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Jim Reich, Jr. and Kathleen Mittel v. County of Cook

August 14, 2012

JIM REICH, JR. AND KATHLEEN MITTEL, PLAINTIFFS,
v.
COUNTY OF COOK, DEFENDANT.



The opinion of the court was delivered by: Judge Robert W. Gettleman

MEMORANDUM OPINION AND ORDER

Plaintiffs Jim Reich, Jr. and Kathleen Mittel brought a three-count complaint alleging that defendant Cook County failed to pay them for hours they worked in excess of a forty hour workweek. The complaint alleges violations of the Fair Labor Standards Act ("FLSA"), 29 U.S.C. § 201 et seq. (Count I); the Illinois Wage Payment and Collection Act ("IWPCA"), 820 ILCS 115/1 et seq. (Count II); and the Illinois Minimum Wage Act ("IMWL"), 820 ILCS 105/1 et seq. (Count III). Defendant Cook County has moved for summary judgment.*fn1 For the reasons discussed below, defendant's motion for summary judgment is granted.

DISCUSSION

I. Legal Standard

Summary judgment is proper when the pleadings, discovery, and disclosure materials on file, as well as affidavits, demonstrate that there is no genuine issue of material fact and the moving party is entitled to judgment as a matter of law. Winsley v. Cook County, 563 F.3d 598, 602-03 (7th Cir. 2009). In reviewing a summary judgment motion, "[t]he court has one task and one task only: to decide, based on the evidence of record, whether there is any material dispute of fact that requires a trial." Payne v. Pauley, 337 F.3d 767, 770 (7th Cir. 2003) (citation omitted). On a motion for summary judgment, the entire record is considered with all reasonable inferences drawn and all factual disputes resolved in favor of the non-movant. Turner v. J.V.D.B. & Assocs., Inc., 330 F.3d 991, 995 (7th Cir. 2003).

The burden of establishing a lack of any genuine issue of material fact rests on the movant. Outlaw v. Newkirk, 259 F.3d 833, 837 (7th Cir. 2001). The non-movant, however, must make a showing sufficient to establish any essential element for which the non-movant will bear the burden of proof at trial. Celotex Corp. v. Catrett, 477 U.S. 317, 322 (1986); Binz v. Brandt Constr. Co., 301 F.3d 529, 532 (7th Cir. 2002).

II. Undisputed Facts

The following facts come from the parties' L.R. 56.1 statements and are undisputed. Plaintiffs work as toxicologists at the Cook County Office of the Medical Examiner, which provides investigative services related to deaths that take place throughout Illinois. Plaintiffs' employment is governed by a collective bargaining agreement ("CBA") between their union and defendant. Reich was hired by the Cook County Medical Examiner in 1984; Mittel in 1985. Both currently hold the job title of Toxicologist II. Duties of that position include extracting and analyzing forensic samples, maintaining instruments, performing alcohol and carbon monoxide testing, and storing and disposing of tissues.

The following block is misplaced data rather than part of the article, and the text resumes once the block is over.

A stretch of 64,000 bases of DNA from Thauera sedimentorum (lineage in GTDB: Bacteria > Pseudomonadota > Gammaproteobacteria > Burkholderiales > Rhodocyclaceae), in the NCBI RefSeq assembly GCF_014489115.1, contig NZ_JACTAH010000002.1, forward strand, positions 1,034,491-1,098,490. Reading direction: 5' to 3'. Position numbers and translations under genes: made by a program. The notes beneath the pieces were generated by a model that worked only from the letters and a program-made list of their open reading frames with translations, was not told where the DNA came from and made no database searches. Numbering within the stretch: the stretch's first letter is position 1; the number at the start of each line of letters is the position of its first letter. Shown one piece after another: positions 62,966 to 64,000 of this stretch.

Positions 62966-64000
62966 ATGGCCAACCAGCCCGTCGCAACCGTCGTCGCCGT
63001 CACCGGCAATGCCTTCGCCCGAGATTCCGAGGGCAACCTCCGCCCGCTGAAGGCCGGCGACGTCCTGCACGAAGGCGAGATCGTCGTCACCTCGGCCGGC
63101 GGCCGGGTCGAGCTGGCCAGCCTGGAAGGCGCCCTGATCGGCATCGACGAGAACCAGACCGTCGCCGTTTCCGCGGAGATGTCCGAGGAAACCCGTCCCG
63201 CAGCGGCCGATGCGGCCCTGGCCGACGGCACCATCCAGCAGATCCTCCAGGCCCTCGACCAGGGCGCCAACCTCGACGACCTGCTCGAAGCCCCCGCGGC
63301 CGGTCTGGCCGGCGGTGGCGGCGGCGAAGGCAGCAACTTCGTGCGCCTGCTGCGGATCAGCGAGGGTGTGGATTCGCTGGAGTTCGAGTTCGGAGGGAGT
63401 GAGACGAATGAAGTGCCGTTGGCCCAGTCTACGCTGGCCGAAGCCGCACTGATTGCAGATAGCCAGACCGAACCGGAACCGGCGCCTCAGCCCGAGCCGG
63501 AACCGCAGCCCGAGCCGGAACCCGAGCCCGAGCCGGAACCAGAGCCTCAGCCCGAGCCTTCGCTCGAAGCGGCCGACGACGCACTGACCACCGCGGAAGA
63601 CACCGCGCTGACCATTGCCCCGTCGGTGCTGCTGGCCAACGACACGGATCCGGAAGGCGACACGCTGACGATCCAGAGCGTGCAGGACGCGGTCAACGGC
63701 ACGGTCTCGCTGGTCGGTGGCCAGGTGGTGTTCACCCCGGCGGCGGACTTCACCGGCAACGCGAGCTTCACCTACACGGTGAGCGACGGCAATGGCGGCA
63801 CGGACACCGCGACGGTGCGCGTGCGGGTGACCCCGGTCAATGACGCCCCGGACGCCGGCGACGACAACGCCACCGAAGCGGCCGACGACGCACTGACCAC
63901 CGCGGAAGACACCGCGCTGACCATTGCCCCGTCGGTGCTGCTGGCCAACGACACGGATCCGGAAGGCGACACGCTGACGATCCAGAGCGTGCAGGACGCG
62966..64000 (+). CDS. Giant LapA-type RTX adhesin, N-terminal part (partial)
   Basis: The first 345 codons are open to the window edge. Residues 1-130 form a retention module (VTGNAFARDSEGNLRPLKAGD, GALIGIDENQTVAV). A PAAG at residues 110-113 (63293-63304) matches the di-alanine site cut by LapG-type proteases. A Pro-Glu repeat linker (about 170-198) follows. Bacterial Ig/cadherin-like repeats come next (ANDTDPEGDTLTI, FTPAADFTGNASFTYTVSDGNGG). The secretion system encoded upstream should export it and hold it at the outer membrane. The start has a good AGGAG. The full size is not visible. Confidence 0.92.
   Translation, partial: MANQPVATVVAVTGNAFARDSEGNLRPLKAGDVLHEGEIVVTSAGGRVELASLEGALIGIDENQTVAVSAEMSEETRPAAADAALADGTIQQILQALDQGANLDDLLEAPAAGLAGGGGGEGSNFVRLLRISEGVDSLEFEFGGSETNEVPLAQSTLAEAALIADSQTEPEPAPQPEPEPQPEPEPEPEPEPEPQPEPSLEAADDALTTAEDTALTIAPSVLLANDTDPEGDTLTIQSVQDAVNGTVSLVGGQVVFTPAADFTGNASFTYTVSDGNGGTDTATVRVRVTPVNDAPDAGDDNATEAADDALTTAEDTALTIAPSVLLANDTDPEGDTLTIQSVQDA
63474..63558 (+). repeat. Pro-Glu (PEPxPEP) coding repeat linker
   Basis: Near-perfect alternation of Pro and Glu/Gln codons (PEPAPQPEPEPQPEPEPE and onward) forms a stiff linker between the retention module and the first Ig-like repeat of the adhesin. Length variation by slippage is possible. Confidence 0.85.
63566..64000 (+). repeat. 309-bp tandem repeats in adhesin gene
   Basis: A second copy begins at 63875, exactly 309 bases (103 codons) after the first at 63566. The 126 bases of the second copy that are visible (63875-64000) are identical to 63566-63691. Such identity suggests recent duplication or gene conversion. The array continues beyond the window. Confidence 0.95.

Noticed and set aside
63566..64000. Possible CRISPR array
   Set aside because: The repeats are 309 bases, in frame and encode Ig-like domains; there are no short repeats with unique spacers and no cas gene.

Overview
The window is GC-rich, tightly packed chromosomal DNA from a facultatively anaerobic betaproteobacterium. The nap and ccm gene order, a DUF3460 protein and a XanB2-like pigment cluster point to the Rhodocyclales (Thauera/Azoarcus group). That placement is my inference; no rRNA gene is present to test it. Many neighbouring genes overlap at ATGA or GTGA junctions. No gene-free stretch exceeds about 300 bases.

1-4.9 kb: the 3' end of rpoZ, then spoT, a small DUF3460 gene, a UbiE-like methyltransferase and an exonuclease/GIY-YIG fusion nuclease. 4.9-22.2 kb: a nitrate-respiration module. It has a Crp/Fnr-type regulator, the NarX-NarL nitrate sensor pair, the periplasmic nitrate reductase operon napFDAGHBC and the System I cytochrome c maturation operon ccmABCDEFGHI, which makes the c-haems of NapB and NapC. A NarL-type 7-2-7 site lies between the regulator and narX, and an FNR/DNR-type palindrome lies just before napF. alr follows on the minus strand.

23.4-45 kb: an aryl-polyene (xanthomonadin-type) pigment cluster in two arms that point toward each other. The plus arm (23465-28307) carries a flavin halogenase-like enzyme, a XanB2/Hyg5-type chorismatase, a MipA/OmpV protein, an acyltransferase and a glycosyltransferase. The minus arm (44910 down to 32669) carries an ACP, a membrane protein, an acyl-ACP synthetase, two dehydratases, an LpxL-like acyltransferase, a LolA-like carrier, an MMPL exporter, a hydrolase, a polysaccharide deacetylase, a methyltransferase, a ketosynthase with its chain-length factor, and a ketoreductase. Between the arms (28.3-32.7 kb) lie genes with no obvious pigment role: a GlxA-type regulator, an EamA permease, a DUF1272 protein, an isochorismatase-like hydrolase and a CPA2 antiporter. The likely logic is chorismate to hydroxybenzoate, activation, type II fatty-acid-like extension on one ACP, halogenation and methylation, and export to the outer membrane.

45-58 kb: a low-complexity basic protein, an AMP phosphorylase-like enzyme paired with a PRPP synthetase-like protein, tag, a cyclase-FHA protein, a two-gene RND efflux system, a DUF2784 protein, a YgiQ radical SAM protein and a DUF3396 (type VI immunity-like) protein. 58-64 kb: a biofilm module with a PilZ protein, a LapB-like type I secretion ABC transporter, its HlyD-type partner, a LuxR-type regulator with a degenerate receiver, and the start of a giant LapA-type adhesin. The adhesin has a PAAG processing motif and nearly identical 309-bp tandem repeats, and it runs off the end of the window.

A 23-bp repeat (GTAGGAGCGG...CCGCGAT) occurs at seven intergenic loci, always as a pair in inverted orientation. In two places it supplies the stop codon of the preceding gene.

III. Defendant's Summary Judgment Motion

A. Count I: Fair Labor Standards Act

Defendant argues that it is entitled to summary judgment on Count I, plaintiffs' claim for unpaid overtime under the FLSA, because plaintiffs are exempt from the FLSA as "learned professionals." Because the undisputed facts show that plaintiffs are indeed "learned professionals" under the FLSA, defendant is entitled to summary judgment on this claim.

Executive, administrative, or professional employees, one type of which is a "learned professional," are exempted from the FLSA. 29 U.S.C. § 213(a)(1). A "learned professional" is an employee who is, 1) "[c]ompensated on a salary or fee basis at a rate of not less than $455 per week," and 2) "[w]hose primary duty is the performance of work . . . [r]equiring knowledge of an advanced type in a field of science or learning customarily acquired by a prolonged course of specialized intellectual instruction." 29 C.F.R. § 541.300(a). Plaintiffs do not dispute that they earn over $455 a week. Plaintiffs do contest, however, that they were compensated on a salary or fee basis-according to plaintiffs, they were compensated on an hourly basis-and that their position meets the second prong of the "learned professionals" test. For the following reasons, neither contention is sufficient to avoid summary judgment.

1. Salary Basis

For defendant to establish that plaintiffs are compensated on a "salary basis," it must show that they "regularly receive[] each pay period on a weekly, or less frequent[,] basis, a predetermined amount constituting all or part of the employee's compensation, which amount is not subject to ...


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